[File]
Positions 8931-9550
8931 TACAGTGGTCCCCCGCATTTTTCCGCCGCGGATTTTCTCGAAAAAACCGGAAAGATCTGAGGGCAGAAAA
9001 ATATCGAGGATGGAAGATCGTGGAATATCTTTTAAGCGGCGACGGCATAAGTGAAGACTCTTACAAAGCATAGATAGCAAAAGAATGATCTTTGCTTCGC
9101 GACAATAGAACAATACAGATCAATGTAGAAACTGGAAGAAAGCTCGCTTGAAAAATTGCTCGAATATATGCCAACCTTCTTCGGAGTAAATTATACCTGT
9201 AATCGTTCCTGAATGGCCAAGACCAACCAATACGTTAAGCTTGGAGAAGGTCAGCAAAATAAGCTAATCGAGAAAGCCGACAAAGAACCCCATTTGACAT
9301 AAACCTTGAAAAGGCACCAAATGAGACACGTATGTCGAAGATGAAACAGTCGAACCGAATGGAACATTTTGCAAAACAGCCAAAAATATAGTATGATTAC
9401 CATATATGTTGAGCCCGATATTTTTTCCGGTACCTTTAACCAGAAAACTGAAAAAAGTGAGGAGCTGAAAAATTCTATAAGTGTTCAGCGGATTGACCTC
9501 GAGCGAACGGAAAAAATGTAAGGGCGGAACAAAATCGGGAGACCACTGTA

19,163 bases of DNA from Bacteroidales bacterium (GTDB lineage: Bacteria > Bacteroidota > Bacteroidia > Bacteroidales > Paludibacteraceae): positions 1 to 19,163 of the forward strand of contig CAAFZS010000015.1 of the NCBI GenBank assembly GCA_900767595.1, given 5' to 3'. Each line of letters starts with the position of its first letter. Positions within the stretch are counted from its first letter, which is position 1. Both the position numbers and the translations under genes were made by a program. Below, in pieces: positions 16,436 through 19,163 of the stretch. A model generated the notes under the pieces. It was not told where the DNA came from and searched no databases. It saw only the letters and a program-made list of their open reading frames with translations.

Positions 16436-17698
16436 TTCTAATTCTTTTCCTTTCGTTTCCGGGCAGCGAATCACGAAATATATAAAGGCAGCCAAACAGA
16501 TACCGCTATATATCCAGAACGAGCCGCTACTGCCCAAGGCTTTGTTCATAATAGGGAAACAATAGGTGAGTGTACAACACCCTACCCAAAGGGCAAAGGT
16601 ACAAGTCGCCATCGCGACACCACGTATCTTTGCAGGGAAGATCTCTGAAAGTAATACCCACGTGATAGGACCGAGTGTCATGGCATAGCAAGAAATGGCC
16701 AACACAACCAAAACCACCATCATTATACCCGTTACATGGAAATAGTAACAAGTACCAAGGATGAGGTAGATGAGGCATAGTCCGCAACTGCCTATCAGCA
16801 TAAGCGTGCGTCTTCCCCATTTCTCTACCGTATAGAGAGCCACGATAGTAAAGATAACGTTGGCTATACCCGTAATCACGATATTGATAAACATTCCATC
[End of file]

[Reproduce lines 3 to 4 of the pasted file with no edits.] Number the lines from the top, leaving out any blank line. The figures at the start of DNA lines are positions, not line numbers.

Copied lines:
9001 ATATCGAGGATGGAAGATCGTGGAATATCTTTTAAGCGGCGACGGCATAAGTGAAGACTCTTACAAAGCATAGATAGCAAAAGAATGATCTTTGCTTCGC
9101 GACAATAGAACAATACAGATCAATGTAGAAACTGGAAGAAAGCTCGCTTGAAAAATTGCTCGAATATATGCCAACCTTCTTCGGAGTAAATTATACCTGT